India has asked the company to take down 1,178 accounts it says are spreading misinformation about farmer protests.
Twitter Inc has said it would not fully comply with orders from India’s Prime Minister Narendra Modi’s government to take down some accounts as it does not believe the orders are consistent with Indian law.
The social media giant has permanently suspended some accounts but for others, it has only restricted access within India and the tweets can still be read outside the country.
The United States-based company has found itself in a heated dispute with Modi’s administration, which wants it to take down more than 1,100 accounts and posts that the government argues are spreading misinformation about months-long farmers’ protests against new agricultural laws.
The government has played hardball, sending Twitter a notice of non-compliance last week that threatens its executives with jail terms of up to seven years and the company with fines if it does not block the content.
Some accounts, the government said, are backed by archrival Pakistan or are operated by alleged supporters of a separatist Sikh movement.
Twitter said it suspended more than 500 accounts that were engaging in clear examples of platform manipulation and spam and had also taken actions on hundreds of others that breached its rules relating to the inciting of violence and abuse.
Others were geo-blocked, although Twitter did not go into detail on how it made decisions on which accounts to restrict.
“These accounts continue to be available outside of India,” Twitter said. “Because we do not believe that the actions we have been directed to take are consistent with Indian law.”
India had also asked Twitter to restrict access to news accounts, arguing that the “freedom of press does not include freedom to spread misinformation”, according to a copy of a government order reviewed by Reuters news agency.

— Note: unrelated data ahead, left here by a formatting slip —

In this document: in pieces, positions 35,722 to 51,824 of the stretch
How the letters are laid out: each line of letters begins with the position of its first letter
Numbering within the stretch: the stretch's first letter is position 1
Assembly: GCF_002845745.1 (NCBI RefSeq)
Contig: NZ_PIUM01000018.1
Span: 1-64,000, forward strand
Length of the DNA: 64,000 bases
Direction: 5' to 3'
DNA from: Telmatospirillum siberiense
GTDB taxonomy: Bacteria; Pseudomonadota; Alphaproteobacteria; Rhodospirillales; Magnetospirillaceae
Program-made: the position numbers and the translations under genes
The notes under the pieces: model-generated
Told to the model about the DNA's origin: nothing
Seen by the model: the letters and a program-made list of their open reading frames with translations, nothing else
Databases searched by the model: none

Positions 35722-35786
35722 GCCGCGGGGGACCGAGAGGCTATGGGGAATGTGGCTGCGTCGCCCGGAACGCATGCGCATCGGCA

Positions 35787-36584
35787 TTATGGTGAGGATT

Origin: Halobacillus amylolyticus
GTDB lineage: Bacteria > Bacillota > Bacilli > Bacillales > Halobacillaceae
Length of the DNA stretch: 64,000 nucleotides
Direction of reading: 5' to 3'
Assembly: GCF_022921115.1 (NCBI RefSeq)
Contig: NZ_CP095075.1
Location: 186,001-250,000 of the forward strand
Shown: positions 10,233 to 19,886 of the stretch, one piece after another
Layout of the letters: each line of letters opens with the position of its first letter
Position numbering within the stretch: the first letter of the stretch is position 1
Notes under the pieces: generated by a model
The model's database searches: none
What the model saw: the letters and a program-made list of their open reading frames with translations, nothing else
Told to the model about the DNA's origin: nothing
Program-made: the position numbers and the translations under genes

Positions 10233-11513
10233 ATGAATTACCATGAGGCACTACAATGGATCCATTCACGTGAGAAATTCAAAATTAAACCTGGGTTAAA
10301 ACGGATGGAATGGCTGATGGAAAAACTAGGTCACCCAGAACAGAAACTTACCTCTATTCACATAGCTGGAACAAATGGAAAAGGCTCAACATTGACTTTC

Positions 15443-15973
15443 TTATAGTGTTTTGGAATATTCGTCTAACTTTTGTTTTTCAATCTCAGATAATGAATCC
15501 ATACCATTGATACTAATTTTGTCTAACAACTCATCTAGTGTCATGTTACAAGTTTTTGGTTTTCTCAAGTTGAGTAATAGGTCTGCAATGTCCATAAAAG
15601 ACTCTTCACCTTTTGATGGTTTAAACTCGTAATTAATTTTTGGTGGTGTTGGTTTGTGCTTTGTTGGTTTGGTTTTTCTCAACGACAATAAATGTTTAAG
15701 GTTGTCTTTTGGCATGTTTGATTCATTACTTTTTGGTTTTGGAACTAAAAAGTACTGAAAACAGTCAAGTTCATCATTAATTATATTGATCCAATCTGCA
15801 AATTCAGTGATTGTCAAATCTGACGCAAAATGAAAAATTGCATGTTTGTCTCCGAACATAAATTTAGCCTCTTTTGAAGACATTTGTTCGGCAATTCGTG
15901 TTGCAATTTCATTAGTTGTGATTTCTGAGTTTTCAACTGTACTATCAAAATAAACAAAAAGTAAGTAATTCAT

Twitter said it had not taken action on accounts run by journalists, news media, activists and politicians, in line with its policy of defending freedom of speech.
“To do so, we believe, would violate their fundamental right to free expression under Indian law,” Twitter said, adding that it had informed the technology ministry of its actions.
India’s technology ministry said the blog post preceded a planned meeting between its most senior official and Twitter executives that had been organised after a request from the company.
“In this light a blog post published prior to this engagement is unusual,” the ministry posted on Koo, a homegrown rival to Twitter.
The government will share its response soon, it added.
Tens of thousands of farmers have camped on the outskirts of New Delhi for months demanding the withdrawal of new agriculture laws they say benefit private buyers at the expense of growers. The government says the reforms open up new opportunities for farmers.